Christmas 2019 is now just a fond memory. But if, like me, you like shiny things then you are in for a treat. During a recent trip to Europe, we travelled by train from Frankfurt in Germany, to Salzburg and Vienna in Austria, and lastly to Budapest in Hungary…. to see the Christmas markets. These are bucket-list destinations and easily accessible, given how close the cities are to each other. There are so many markets available… some cities have twenty or more scattered around various plazas. We managed to take in just a few but some cover many acres, Surprisingly, each one was different. Be prepared to have all your senses working full time with the sights, sounds, aromas and tastes.
On this trip, we were in search, specifically, of snow and struck it lucky in Salzburg. Coming from years of excessive heat and drought in Australia, the sight of a very cute miniature snowman in a park; crisp, white snow settling on Christmas market stalls; and snow-dusted mountains seen in the distance from Salzburg castle, added so much to our experience.
I had thought the crowds might be too great but they were manageable especially if you went late afternoon before revellers had hit the glühwein stalls and in time for an early dinner of tantalising street food. In winter time, it gets dark early. Usually by about 4pm, the twinkling lights beckon.
You might be wondering how this topic fits into a medieval theme but these markets, and others like them, have an historical pedigree: some, going back to 1294 as in the case of Vienna. Medieval life was often dominated by death, disease, war and famine. Frequently, life was hard and short. People sought solace and structure in religion and aspects of the religious calendar were celebrated with gusto.
It is fascinating that countries in modern times are now in the throes of the Corona Virus and the threat of disease, as in medieval times, reminds us lives can be brutally cut short and lifestyles which we accept as a given may also change beyond recognition. Another serious threat has been terrorism which has seen events, where vulnerable crowds gather, cancelled. I wonder how the years ahead will pan out and how lovely family festivals such as these will be affected. I am certain though, despite overt commercialism and these significant threats, the Christmas message of peace, love and hope will continue to resonate.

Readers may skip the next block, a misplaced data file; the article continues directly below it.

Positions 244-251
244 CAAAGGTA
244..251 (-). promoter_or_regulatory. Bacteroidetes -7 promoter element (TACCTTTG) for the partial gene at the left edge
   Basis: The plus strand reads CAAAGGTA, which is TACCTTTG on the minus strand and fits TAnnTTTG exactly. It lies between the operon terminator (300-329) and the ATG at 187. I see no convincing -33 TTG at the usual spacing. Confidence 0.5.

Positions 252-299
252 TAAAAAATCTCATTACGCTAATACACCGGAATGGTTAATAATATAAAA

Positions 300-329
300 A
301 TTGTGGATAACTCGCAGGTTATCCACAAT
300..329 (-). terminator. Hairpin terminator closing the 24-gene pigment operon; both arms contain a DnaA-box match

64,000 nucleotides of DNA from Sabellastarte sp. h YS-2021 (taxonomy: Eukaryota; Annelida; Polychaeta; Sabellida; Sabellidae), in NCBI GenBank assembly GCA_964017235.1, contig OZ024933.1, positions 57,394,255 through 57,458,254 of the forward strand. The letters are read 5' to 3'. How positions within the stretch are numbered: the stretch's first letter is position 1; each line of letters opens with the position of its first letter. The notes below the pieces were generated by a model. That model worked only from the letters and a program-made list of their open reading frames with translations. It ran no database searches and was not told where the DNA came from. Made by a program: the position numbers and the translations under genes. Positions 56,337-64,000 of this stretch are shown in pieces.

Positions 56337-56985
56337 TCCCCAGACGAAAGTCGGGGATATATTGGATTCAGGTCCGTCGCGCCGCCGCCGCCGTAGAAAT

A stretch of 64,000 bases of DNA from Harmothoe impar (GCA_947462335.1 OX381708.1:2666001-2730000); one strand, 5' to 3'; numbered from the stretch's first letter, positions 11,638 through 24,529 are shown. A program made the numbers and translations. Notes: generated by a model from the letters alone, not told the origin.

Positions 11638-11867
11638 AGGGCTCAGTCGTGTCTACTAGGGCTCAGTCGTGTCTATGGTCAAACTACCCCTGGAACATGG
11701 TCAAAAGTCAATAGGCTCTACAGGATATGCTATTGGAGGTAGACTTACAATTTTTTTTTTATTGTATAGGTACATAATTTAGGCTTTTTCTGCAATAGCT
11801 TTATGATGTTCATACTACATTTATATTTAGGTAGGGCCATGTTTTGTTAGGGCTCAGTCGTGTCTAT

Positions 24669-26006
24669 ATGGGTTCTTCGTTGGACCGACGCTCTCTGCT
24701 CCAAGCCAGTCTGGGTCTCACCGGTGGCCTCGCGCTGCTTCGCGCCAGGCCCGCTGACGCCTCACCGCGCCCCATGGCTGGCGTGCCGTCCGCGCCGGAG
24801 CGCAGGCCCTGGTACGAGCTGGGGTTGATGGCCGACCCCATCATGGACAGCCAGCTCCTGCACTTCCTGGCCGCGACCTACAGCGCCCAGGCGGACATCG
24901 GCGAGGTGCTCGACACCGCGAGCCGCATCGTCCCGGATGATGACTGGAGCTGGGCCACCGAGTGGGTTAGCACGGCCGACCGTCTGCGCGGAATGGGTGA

Now the festivals are a place where artisans sell their wares and food sellers work extra hard to summon up huge supplies of grilled sausages and meats, stews, traditional sweet treats such as stollen and gingerbread, and if you fancy rooster testicles (??) then you are in for a treat!
We found the markets to be uplifting and fun, also great places to buy unique Christmas gifts.
In the towns, streets are lit up and many stores remain open to entice meandering family groups. Everywhere, people are laughing and sharing, casually strolling along taking in the lights above and around them. Nearby in the commercial streets of Budapest, we saw these enterprising Christmas decorations reflecting local wares.
One of my favourite things is to visit covered market halls and the one in Budapest was exceptional. Christmas decorations light up the cavernous spaces above as you explore the food stalls below. Stall holders entice you try their local produce and a favourite memory was trying freshly squeezed orange and pomegranate juice, just the thing to fight off winter sniffles.
This experience offered so many distinct memories to savour: the unique quality of these regional Christmas markets and the opportunity to experience a joyous European wonderland, and yes, lots of shiny things!